Have you considered all these ways your business should optimize for mobile?
Between email, social media, shopping and apps, today's customers are most likely to interact with your brand on their mobile devices. This shift in consumer behavior requires a few tweaks to your typical digital marketing strategy. Ensure your business offers customers a seamless experience by leveraging mobile-optimized strategies such as deep linking, email-to-app linking, location detection and single-column styling. Read on for guidance and great examples from the real world.
Optimizing email for mobile
A recent study by Return Path found that more than half of emails worldwide (55 percent) are opened in a mobile environment in 2017. Small businesses should offer mobile-optimized email content and features.
Videos should play within the email environment, not open into a pop-up or mobile webpage. If this is challenging to code, use a GIF instead. Mobile users like to see the video in the email, and this also ensures your customers are engaged with the surrounding content. Once they leave your email to view the video on a mobile page, they may not come back to your message.
Your email should link directly to the product page, which is known as deep linking. Your email can also deep-link right to your app's page in the app store. Not only do mobile users expect this function, but it also shortens the journey to purchase, making conversion more likely. Your customers will want to take action in a short period of time, as they are likely on the go while using their mobile device.
Your email can link to your mobile app instead of your website. Apps typically load faster than mobile web, improving the customer experience. Linking directly to your app can also help you provide a more personalized experience, as the app will confirm your customer's identity and preferences.
Your emails should be formatted in single columns and have large, easily clickable calls to action for a superior viewing experience on mobile. Ensure you are using a responsive design so content isn't cut off or missed.
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Optimizing your website for mobile
Your mobile website should have a single-column, responsive design with easy navigation menus. Videos and photos should be responsive and optimized for mobile viewing. Many brands offer simplified versions of their main websites, given the unique challenges of navigating a website on a phone.
Your mobile website should include store locations, ideally with geolocation features to automatically suggest the closest store, and store information such as contact details or departments available at that location. fulfillment features, like options to pick a product up in the store, to connect the digital and physical worlds.
Optimizing coupons and loyalty programs for mobile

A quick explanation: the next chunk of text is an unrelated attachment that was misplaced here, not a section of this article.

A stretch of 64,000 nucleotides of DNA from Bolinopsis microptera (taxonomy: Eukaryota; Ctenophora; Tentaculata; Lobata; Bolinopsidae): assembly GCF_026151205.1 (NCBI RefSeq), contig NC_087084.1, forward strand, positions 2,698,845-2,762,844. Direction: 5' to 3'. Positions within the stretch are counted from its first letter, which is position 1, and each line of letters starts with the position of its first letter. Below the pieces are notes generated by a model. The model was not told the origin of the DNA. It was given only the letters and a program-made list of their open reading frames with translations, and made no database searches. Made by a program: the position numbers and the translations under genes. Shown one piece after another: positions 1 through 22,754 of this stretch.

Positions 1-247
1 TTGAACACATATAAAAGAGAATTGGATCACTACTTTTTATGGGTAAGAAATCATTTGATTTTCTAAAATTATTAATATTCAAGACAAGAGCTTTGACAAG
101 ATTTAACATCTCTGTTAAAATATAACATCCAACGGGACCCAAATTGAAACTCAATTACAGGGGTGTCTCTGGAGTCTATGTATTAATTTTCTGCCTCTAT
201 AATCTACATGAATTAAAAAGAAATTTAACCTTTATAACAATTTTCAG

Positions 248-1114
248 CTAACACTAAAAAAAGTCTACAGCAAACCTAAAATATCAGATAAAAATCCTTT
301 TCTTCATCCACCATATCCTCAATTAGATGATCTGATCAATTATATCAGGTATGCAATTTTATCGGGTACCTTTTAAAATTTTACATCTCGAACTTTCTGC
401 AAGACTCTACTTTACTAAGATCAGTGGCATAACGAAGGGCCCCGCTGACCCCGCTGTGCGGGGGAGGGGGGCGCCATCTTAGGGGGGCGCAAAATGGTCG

Coupons can be saved to your brand's app for use in the store or later. Kohl's coupons are delivered via email and can then be saved to its app for in-store use. In fact, 82 percent of customers reported that saving digital coupons to their phone was more convenient than printing. Loyalty programs should connect to apps for easy in-store viewing, connecting digital or in-app purchases, and driving extra loyalty rewards for things like social sharing or coming to a store.
Heineken offered the festivalgoers of Outside Lands the ability to send their friends virtual beer passes through the Buddy Drinks mobile app. Each customer who visited the Heineken House booth at the festival could buy a mobile pass for a friend that could be redeemed for a free beer. The beer pass allowed passholders to skip the line at the Heineken House bar so they could get drinks quickly.
Tickets or passes you provide via email or your mobile website should be able to be saved to a mobile device or app such as Apple Wallet. Facebook allows businesses to run ads that offer coupons or discounts that can be saved to the Facebook app or mobile device.
Other ways to leverage mobile features
Small businesses can get creative with leveraging mobile phone capabilities to empower their marketing efforts. Here are a few examples:
Order an Uber. Cole Haan's app offers to call you an Uber with the store’s location already programmed in. This option makes it easy for customers to say "yes, I'll do this now."
Encourage social posting. From its emails and website, Oscar Mayer offers a coupon to customers who share a "taste-a-monial" on Facebook. There is a Facebook link button that takes a view straight to the Facebook app. With easy social media tracking, at the end of the month, everyone who posted to Facebook gets sent a coupon.
Have fun with photos. American Eagle Outfitters' app lets you take a picture, then uses visual search technology to suggest inventory. Its app also gives customers extra loyalty points when they show up in the store. Other apps, such as Wag, offer fun photo filters and social share capabilities to drive engagement and UGC.
Download the app, come to the store. Le Pain Quotidien offers customers a free toast if they download their app. The toast coupon appears in the app and drives customers to the nearest location. Getting a downloader to use the app after downloading increases the likelihood that they’ll use the app again
Drive engagement with your app. South by Southwest's app pulls data from Facebook to connect people going to the SXSW conference with their friends who are also going. This is a great way to pull in engaging social media content that your app users might not see in their own news feeds in the Facebook app.
Turn searches to store traffic. Aveda's mobile search ads offer store locations for those who are Googling on the go, with the nearest location autodetected.